“He who has a why to live for can bear with almost any how.
~ Friedrich Nietzsche

Many years ago, I read Viktor Frankl’s stupendous book, Man’s Search for Meaning. It is one of the thousands of books that I’ve read over my lifetime that has truly stayed with me.

 

A psychotherapist, Frankl tells his own personal story of being a prisoner in various Nazi concentration camps during World War II. And he shares his observations of what qualities he saw in himself and his fellow prisoners that enabled them to survive the terrors of the camps, provided they weren’t shot or selected for the gas chambers. How does a person wake up every day and face the light of morning, knowing what the day might bring?

Woe to him who saw no more sense in his life, no aim, no purpose, and therefore no point in carrying on. He was soon lost. The typical reply with which such a man rejected all encouraging arguments was, “I have nothing to expect from life any more.” What sort of answer can one give to that?

Frankl concluded that one thing gets people through difficult and soul-killing days: a sense that one’s life has meaning. And that meaning is different for each person.

He suggests three things that normally give human beings meaning: purposeful work, love, and courage in the face of difficulty.

But what is left when everything has been taken away?

Everything can be taken from a man but one thing: the last of the human freedoms — to choose one’s attitude in any given set of circumstances, to choose one’s own way.

And that this is true, I am reminded of over and over again in the current state of affairs.

Day 8:

Thanks to the uncertainty wrought by the COVID-19 pandemic, I’m finding it hard to think of the future right now. Imagining what happens after this blast of reality is a really tough call. I’m now learning firsthand what my ancestors endured in the face of diseases. Invisible enemies, those diseases, just like this virus. No wonder people pounced on every possible cure or invoked the names of the gods.

It occurred to me as I walked through the doors of my nearby Publix – there are 15 in my town – that thanks to this virus, I’m also revisiting the notion of mindfulness, of being in the present moment. And the present moment alone. Gripping my shopping list, written with the various sections of the store in mind, I wanted to avoid my usual, “Oh, I forgot Parmesan, and here I am in aisle 6. Back to aisle 1, where I can get it!” That would cut down on the number of close encounters of the not-so-desired kind that I usually don’t mind.

Everything went swimmingly until I just about finished bagging my own groceries. A young woman manager saw me and darted over to “help.” She brushed up against me, took hold of the bag I held, so I grabbed the bag from her, muttering rather gruffly, “Thank you,” tossed the bag into the cart and raced out the door. In my car, I lathered my hands up with hand sanitizer. Once home, groceries put way, I washed my hands, took off my clothes, tossed them into the washing machine, and washed my hands again. As I write this, I think I probably should have taken a shower for good measure.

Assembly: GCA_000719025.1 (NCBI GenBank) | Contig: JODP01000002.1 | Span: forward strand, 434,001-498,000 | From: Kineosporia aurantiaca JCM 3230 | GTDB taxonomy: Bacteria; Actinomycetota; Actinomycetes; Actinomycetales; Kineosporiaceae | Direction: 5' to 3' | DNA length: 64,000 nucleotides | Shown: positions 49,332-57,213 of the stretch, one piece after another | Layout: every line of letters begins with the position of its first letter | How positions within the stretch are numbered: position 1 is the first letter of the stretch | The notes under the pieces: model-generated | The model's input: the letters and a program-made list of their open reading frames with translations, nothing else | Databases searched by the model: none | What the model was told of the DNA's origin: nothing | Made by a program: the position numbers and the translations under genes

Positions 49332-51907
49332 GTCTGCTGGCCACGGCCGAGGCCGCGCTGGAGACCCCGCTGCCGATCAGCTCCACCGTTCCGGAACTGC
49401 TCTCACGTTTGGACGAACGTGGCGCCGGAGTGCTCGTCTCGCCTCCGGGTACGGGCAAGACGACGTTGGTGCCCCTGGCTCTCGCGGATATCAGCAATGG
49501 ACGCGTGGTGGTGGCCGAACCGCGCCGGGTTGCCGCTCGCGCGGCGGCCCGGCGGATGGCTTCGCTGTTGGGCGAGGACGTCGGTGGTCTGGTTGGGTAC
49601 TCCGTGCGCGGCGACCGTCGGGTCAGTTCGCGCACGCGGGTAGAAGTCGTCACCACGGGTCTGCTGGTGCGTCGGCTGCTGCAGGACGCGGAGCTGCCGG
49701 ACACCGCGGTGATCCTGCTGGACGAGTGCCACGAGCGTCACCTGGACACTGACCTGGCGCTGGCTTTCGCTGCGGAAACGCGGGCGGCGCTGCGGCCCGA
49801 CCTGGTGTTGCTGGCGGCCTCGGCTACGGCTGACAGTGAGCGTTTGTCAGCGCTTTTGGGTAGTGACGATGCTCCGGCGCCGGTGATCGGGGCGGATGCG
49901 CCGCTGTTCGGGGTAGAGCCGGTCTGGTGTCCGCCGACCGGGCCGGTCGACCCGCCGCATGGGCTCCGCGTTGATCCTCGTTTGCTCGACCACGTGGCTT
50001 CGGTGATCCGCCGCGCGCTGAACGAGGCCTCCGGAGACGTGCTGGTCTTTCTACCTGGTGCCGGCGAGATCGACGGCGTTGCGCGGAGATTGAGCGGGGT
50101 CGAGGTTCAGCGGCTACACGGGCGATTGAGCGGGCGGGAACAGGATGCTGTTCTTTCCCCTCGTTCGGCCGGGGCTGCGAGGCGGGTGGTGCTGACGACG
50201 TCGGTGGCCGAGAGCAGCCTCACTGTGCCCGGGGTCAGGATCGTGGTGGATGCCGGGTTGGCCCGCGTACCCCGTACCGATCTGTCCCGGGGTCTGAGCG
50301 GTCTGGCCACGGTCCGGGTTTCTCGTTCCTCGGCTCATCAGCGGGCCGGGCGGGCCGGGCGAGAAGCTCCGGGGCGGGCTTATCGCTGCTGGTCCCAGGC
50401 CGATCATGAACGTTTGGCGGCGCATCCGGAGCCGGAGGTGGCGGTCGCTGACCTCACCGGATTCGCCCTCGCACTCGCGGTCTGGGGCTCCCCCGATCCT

Talk about being in the present moment.

I have no plans to leave the house now for a few weeks. Except for walking in the neighborhood. I will eat what I’ve stored here, a lot of hurricane preparedness stuff that’s been waiting for its moment to shine.

But the one present-moment activity that best works for me most of the time still eludes me. Cooking.

I dug around in my freezer and came up with some lasagna I made in early February. And that was dinner.

Homemade Lasagna (Photo credit: C. Bertelsen)

Around 7 p.m. my niece, an E.R. nurse, sent me a Facebook message. Our county commissioners ordered a Stay-at-Home directive, due to begin at midnight. Because there’s been some testing – not as much as there should be – it seems that the county has the highest per capita infection rate in the whole state of Florida! And that should be a warning to places not testing … . And then my son called and told me that A., his wife, was denied a test, despite her symptoms and the fact that one of the managers at her place of work tested positive.

And on top of all that, given that the USA seems to be following an infection trajectory similar to Italy’s, came the rumor that restrictions might be lifted in two weeks.

So I turned to Viktor Frankl’s book.

So much wisdom in a tiny package.

It is well known that humor, more than anything else in the human make-up, can afford an aloofness and an ability to rise above any situation, even if only for a few seconds. … The attempt to develop a sense of humor and to see things in a humorous light is some kind of a trick learned while mastering the art of living. Yet it is possible to practice the art of living even in a concentration camp, although suffering is omnipresent.

I thought about my “Why?” and it’s not cooking. It’s family friends, and the work I do.

Be safe. Be well. And stay home, if you can!

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